The Fabled G318 begins its journey in China's economic engine room, Shanghai, and winds its way west for 5,476km before reaching the spiritual homeland of Tibet, Lhasa. You won't find two cities in China with more opposing souls than these, and the G318 has become a modern pilgrimage for young Chinese in search of their identity in the rapidly evolving China of the 21st century.
Short on time and weak-kneed with excitement at the prospect of climbing through the clouds on 4500m mountain passes, we jumped on a bus and joined the 318 in Kangding, at the foothills of the Tibetan plateau. Little did we know that this meant our first day of cycling would involve an ego-crushing, lung-piercing 1700m climb.
It all started well. After three days of fattening up on chocolate cakes and eye-watering Sichuan hotpots, we pedalled out of town full of excitement for our last month on the road. One hour in and it was all smiles on the team as we gently pushed uphill, surrounded by jagged snow-capped peaks and zenned-out yaks taking baths in crystal clear streams. It was one of those days when I thought I could cycle on forever.
Things can change quickly in the mountains, though. With 800m still to climb the jagged peaks were enveloped by foreboding black clouds and visibility quickly dropped to 100m up the road. The rain was only light when the first thunderous explosion shook right through my bones, as if the lighting had struck only meters away. But then the rain reached monsoon levels, and we made a hasty retreat to the closest bit of protection we could find. Crouching under a boulder, wet as a drowned rat, I strongly regretted going for the cheap Chinese rain jacket that I'd bought only weeks before. It was one of those moments when I couldn't wait for this adventure to be over.
Just as my lips were beginning to tremble, and I was asking myself some deep life questions, we heard screaming coming from up in the clouds. The next minute a Chinese man comes flying down the road on a bicycle, covered in bin bags for rain protection and screaming in pain from his frozen hands. We couldn't help but jump out from under our boulder, laughing and cheering for this crazy cyclist who was braving the torrential downpour. And then the huge smile that spread across his face reminds me why we're doing this. It's the people we meet along the way.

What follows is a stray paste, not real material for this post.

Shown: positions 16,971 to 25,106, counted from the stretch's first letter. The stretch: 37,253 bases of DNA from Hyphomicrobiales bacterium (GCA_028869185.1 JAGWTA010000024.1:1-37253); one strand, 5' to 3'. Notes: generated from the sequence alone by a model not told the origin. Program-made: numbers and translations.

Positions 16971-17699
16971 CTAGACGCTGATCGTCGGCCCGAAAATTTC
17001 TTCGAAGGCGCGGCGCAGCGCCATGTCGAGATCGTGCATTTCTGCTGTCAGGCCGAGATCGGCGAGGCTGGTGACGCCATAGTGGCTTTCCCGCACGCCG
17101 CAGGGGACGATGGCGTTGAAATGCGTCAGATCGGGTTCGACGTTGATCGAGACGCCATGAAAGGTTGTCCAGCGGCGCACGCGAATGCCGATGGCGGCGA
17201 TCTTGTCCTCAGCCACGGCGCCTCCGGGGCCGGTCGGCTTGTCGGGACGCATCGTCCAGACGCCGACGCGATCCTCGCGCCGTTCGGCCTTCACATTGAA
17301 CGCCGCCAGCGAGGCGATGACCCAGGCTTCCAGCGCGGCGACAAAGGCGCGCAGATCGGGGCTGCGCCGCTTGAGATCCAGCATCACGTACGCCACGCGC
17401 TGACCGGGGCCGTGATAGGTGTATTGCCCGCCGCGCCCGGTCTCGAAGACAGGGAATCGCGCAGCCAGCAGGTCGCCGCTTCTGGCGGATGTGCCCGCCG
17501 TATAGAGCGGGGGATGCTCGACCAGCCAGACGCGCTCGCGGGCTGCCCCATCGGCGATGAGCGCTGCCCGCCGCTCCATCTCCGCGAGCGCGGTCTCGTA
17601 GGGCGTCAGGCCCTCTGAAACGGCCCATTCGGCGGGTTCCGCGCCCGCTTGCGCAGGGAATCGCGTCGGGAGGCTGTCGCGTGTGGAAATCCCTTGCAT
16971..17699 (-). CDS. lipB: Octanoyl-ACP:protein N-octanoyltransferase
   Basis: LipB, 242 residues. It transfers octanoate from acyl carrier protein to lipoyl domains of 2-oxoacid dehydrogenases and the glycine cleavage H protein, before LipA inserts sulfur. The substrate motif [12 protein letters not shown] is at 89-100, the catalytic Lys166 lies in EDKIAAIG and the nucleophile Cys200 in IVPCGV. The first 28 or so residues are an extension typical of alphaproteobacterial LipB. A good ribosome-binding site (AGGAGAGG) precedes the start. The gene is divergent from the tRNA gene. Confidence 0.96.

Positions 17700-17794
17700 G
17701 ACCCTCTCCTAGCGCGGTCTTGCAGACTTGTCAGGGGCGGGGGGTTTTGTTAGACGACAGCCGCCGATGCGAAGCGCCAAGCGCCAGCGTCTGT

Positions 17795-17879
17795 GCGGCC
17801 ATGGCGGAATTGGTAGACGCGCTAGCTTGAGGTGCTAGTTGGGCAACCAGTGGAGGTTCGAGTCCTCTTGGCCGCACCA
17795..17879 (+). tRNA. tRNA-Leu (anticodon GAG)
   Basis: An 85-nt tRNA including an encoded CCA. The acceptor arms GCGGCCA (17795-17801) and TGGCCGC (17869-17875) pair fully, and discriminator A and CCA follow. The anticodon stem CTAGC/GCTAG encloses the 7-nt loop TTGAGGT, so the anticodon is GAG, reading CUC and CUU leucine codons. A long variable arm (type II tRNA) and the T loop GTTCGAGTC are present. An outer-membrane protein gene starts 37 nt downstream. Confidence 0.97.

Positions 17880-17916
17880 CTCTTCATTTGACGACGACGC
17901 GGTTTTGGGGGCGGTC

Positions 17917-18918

Two days later we were slogging our way up a 4700m pass, the highest of our trip. Down on energy, we'd made a mere 30km in 6 hours and the top was nowhere in sight, when we cycled through a small Tibetan town whose economy thrived on cyclists travelling the 318.
Every year thousands of cyclists pedal to Lhasa, and every 90-100km you'll find hostels catered purely for cyclists, where $8 will get you a bed, dinner, breakfast, clothes washing and even an onsite mechanic. After 11 months of wild camping, sleeping on the floors of strangers, and hotels whose quality ranged from 5-star to some very shady establishments, I felt like I'd discovered Shangri-La.
For three hours we sat on the balcony sipping tea and welcoming cyclists who arrived in all states of being. From frothing at the mouth with pure excitement to eyes rolling and absolutely shattered, 40 other cyclists slowly arrived. My personal favourite was a 68 year old gentleman who pushed his bike through the door just before sunset, wicked grin across his face and cigarette hanging from his mouth. We high-fived, backslapped and congratulated each other in foreign languages like old school friends.
These cyclists were all part of our team for the next 48 hours, as we ate, slept and cycled together. There's no better feeling when you're cycling up hill through the pouring rain, than the cheers and support from other cyclists as crazy as you are. But the best part of cycling the 318 was the insight that we got into the minds of the young Chinese today, quite possibly the leaders of the world tomorrow.
So what do they think? Like every country we've visited, they burn with hope and struggle with fear for the future. Over dinner we learnt that young Chinese men have no hope of a girlfriend until they own a car and a home, which means tough competition in a country with such an unequal gender balance. They were seriously impressed to know Manon still stays with me minus a car or a home (and minus any hope of one in the near future).
On one hand, we spoke with young graduates who could barely stand still from excitement at the prospect of endless business opportunities in China. On the other hand, we spoke with young adults in their late 20s who were questioning the insatiable desire for consumption and endless quest for growth that drives the country. One man even confessed to a life-changing interaction with Tibetan monk that day, and swore he was quitting his job in Shanghai to teach children in the Tibetan monastery. One thing they all said in common though, was China will slowly move to a democracy... One day.
Most importantly though, the young Chinese we met were just like the young adults we've met everywhere. They want safety, stability and the freedom to live life how they choose.